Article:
How the Ravens Rookies Learned Life Lessons Using Improv

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One Ravens rookie jumped into the middle of the circle and spread his arms wide. He was a tree.

Another leapt in. He was a bird.

A third rookie went in. Birdseed.

The Ravens rookies get a lot of classroom education on how to be a professional, financially smart, a good family member, a role model off the field and much, much more.

On June 9, they got a whole different kind of lesson that was way more outside the box.

The entire rookie class went to the Hippodrome Theatre in Baltimore to do improv exercises/games aimed at personal growth with the side effect of teammate bonding.

Set up by Ravens Director of Player Development Harry Swayne, the players worked with Development Specialist Lainie Hodges, who started her own business after working with the Ravens and other teams in the NFL's player engagement branch.

As part of the team's training seminars, the rookie class took part in a unique course focused on improvising in difficult situations.

It's the second year the Ravens have had this outing. They were the first team in the NFL to use improv as a tool, said Hodges, and the Seattle Seahawks and other professional sports teams have followed suit since.

"Improv is a great tool because it asks everybody to bring their natural abilities to the table," Hodges said. "The games are designed to build the muscles around mental, emotional agility, responsiveness to whatever might be thrown your way."

Hodges had the players act out different scenarios from the goofy one above (there was also some impromptu twerking) to more serious ones about being in a romantic relationship.

"It fosters a conversation because they're in a nice, natural state," Swayne said. "Their work hat's not on, their player hat's not on. They're totally silly."

Rookies are often thrown into uncomfortable situations. First of all, they're in an intense new job with some very big personalities. Then they go back home and, being that they're in the NFL, the dynamic often changes in their relationships and interactions.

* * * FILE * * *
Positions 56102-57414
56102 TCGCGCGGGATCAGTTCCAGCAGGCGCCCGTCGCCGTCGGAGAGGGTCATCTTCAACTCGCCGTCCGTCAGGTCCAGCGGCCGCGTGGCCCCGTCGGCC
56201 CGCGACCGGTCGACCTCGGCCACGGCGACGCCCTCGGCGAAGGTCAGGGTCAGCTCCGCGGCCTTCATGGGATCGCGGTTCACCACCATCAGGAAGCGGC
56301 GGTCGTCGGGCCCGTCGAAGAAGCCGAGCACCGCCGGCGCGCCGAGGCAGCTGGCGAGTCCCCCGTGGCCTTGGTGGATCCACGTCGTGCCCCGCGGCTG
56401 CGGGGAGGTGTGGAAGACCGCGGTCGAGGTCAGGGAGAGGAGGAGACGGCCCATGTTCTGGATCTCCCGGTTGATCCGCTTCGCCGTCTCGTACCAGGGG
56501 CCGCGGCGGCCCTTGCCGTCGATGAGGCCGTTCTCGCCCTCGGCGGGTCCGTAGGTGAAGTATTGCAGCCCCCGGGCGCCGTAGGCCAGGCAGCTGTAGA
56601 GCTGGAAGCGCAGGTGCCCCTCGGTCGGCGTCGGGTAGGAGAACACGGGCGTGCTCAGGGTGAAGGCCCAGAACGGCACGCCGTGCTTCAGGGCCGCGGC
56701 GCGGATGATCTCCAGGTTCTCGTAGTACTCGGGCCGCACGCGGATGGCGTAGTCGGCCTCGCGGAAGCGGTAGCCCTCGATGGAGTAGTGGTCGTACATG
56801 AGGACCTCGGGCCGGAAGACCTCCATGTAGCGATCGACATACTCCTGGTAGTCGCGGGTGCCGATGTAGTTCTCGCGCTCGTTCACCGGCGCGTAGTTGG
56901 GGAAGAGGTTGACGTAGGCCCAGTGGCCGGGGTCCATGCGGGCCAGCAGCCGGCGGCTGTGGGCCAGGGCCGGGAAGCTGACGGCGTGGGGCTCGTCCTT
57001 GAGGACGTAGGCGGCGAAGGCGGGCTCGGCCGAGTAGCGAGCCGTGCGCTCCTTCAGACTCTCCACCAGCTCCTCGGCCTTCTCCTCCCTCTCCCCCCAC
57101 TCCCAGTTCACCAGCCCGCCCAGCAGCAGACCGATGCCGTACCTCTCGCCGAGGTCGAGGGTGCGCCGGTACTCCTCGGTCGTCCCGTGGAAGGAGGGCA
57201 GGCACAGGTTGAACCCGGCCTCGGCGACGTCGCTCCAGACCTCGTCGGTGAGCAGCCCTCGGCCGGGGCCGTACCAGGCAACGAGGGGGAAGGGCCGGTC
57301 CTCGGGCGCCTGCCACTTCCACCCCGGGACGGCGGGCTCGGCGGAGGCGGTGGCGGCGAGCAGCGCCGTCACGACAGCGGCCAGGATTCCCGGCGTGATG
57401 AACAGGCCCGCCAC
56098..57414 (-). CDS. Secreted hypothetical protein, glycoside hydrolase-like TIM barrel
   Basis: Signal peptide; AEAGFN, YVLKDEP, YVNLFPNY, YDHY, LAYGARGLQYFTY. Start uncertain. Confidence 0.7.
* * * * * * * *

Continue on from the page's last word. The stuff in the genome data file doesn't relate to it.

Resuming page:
If a player isn't comfortable handling those situations, they can sometimes make the wrong decisions or cave to peer pressure.

"They're in situations where they have to adapt or improvise when they least expect it," Swayne said. "We have to say something and do something too. This gives you those life skills for those situations."

Swayne said third-round outside linebacker Tim Williams was one of the rookies who was especially engaged and participatory. Typically more reserved fifth-round offensive lineman Jermaine Eluemunor opened up, Swayne said.

"It was a little weird at first, but overall a lot of guys got fun out of it being together and showing people another side of themselves instead of being all shelled up," second-round linebacker Tyus Bowser said. "It was good being able to show our emotions and doing things we're not comfortable with."

Hodges was particularly impressed with how well the rookies worked with each other. They did a group exercise in which someone would initiate a body movement and it would get passed around the circle like a wave. Hodges couldn't believe how quickly it became fluid for them.

"We're using games and exercise to allow participants to grow in the moment to help them and help them bond with the teammates," Hodges said.

"I'm extremely grateful to Harry and the organization for being innovative. This is definitely outside of the box. It's awesome that they were willing to take the leap to help their players."

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